Safeguarding your Online Privacy
At the end of 2019 I renewed a membership with an organization. The checkout form required that I enter my birthday. I though this was a bit odd – they do send out amazing birthday cards, but I was surprised it would be required. If I hadn’t waited until the end of the year to renew, I would have contacted the organization and ask why it was mandatory. So, I went ahead and entered it and finished the renewal process. Then to my horror I realized that it posted my birthday. PUBLICLY. Nononononono and NO. This is never acceptable to be do this without giving the users an opt out or some other privacy setting. Even Facebook lets users control who, if anyone can see their birthday. I am a bit of a stickler for online privacy, but I thought this would have been a no brainer. I was wrong.
Needless to say I was not happy, and sent an email asking for the immediate removal of that information. Several days later it was. Upon doing a bit more research, it seems they added publicly displaying birthdays quite some time ago. With no notice, no means to opt out. Nothing. Just hey, lets publicly show people’s private info that we don’t really need anyway. Birthdays are one of the key data points to identity theft. What really disturbs me is it is now almost 2 weeks later and no disclosure has come to the membership about the gaff, and what they did to prevent it happening again. I am a bit of stickler when it comes to online privacy, not only because I have been the victim of identity theft, but also on the flip side, being upfront about mistakes with your customers is the right thing to do. In some cases it’s a legal requirement, but at the very least it’s a moral one.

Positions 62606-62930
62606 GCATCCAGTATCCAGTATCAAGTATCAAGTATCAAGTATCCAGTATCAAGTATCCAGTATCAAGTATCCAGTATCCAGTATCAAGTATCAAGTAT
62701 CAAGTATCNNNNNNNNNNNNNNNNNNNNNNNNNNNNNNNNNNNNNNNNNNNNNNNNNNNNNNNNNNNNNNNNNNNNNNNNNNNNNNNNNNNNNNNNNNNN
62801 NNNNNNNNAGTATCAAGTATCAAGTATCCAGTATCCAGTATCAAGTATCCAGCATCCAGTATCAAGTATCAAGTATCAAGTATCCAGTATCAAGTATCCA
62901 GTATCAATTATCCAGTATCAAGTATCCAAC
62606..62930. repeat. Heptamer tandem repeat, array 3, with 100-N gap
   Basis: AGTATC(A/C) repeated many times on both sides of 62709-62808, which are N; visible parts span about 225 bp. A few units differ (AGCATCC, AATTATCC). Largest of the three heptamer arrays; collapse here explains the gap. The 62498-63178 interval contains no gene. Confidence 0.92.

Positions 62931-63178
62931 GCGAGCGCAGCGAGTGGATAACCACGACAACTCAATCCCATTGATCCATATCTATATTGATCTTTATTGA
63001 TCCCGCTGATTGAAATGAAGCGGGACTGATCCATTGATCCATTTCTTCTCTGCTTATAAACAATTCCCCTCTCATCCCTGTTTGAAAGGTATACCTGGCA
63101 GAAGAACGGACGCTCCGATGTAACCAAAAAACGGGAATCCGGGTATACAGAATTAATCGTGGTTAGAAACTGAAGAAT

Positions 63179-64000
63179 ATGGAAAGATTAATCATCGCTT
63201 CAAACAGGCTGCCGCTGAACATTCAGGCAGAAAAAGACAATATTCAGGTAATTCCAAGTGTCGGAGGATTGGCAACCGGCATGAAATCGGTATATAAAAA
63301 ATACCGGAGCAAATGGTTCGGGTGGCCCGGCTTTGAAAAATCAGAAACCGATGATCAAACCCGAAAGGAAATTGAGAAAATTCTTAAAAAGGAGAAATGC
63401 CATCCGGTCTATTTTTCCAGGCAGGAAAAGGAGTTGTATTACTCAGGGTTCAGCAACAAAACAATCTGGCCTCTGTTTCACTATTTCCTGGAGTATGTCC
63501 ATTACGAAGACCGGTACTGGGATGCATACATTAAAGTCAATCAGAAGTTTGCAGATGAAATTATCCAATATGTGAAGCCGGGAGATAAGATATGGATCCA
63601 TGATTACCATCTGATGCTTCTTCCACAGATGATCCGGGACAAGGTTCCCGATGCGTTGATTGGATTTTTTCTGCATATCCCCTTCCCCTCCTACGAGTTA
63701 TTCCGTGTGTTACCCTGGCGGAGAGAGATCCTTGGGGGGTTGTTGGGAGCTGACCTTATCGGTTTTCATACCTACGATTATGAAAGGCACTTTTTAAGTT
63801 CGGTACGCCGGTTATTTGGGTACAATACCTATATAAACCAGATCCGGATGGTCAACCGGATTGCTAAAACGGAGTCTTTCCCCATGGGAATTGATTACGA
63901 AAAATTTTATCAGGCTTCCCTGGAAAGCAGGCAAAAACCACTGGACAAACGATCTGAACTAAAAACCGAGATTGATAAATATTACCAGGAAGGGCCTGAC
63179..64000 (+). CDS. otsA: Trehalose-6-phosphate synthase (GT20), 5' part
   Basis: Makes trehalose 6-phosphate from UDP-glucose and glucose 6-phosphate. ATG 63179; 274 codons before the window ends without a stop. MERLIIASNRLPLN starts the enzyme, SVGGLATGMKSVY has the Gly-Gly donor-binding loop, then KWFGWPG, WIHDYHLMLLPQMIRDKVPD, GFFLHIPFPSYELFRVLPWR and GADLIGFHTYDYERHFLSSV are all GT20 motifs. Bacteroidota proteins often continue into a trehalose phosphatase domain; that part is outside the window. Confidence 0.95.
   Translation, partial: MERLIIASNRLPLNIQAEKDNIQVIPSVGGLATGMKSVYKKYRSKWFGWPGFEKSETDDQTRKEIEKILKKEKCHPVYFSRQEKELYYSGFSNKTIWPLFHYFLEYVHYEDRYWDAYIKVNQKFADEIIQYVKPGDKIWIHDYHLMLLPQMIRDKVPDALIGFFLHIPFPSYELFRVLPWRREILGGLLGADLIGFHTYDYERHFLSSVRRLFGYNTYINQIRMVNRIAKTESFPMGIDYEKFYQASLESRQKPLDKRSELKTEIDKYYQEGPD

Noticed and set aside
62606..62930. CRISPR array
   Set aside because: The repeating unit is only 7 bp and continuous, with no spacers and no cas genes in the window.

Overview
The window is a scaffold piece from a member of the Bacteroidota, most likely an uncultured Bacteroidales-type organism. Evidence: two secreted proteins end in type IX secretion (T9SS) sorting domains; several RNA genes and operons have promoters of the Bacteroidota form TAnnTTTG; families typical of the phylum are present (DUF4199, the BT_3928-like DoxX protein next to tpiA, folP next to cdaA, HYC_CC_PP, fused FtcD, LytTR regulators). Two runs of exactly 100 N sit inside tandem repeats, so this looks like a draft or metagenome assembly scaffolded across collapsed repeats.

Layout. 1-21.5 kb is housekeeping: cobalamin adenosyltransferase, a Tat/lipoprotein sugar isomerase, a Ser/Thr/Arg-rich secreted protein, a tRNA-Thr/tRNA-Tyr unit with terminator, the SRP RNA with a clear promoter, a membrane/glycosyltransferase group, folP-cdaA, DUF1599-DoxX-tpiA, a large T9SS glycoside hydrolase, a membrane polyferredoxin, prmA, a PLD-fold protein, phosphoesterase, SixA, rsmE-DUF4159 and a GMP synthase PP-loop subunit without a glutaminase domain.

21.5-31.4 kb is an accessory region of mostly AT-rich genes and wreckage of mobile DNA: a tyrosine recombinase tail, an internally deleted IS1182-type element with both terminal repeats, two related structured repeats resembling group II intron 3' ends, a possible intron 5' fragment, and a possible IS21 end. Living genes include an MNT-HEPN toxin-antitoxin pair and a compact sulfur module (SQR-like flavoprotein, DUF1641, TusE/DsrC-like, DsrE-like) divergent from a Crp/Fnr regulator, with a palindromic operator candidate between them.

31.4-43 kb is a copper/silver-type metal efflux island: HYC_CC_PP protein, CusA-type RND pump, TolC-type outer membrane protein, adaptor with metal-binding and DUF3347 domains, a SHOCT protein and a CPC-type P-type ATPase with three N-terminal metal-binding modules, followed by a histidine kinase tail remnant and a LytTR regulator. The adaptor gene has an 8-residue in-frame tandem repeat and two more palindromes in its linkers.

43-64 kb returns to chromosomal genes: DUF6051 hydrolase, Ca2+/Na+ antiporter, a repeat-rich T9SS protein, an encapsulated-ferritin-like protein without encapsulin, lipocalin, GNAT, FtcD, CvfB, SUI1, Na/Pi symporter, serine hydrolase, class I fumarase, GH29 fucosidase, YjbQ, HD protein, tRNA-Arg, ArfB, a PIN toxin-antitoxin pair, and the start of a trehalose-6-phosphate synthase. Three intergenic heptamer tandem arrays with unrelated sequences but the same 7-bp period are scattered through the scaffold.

Who would you trust more – a company that contacted you within hours of a discovered breach and were upfront about what happened, and how they fixed it, or a company that tries to sweep it under the rug and hope no one ever finds out? Let’s take Yahoo as an example. While their reputation has been going down for years, then waited YEARS before taking the trouble to mention that over 1 BILLION accounts had been compromised. Then after they were sold it was discovered that the actual number was around 3 BILLION. Would you ever trust Yahoo again? I admit I cringe when I see a Yahoo email account.
It’s deleted, so all is good now right?
Well, no unfortunately. The birthdays are still available on cached pages. And I don’t know if the information was scraped from the organization’s pages when it was live. A definitive answer would be difficult to say, but analytics could shed some insight on this. While my example was a small local organization, that doesn’t make it safe from web weasels looking for security and data holes. I have confidence in the security of this site in general, I suspect the disclosure of the birthdays was a user error who didn’t understand that it’s just not ok to publicly post private information like that.
Does this fall under CCPA or GDPR?
No, the organization in question is too small to fall under CCPA, California’s Consumer Protection Act or GDPR, the European Union’s Privacy Regulation as they are not doing business in the EU. But both legislation offer key insight into a practical and ethical way of handling consumer data. Despite all of the hoopla about both, they are actually very straightforward. Most of the points in both legislation reduce to one of these three points:
- Disclose what info you collect
- Disclose what you’ll do with the data
- Indicate how you’ll protect that data
Moral of the Story
First – I should have trusted my gut and questioned why my birthday was required.
Second – and a lesson to other businesses and organizations, only collect the information you actually need to conduct business. Entering birthday’s should be optional and should be made clear why that is needed and who has access to it.
Third – when something like this is discovered whether the info was shared out of ignorance, error, or from being hacked, let your customers know. As soon as possible.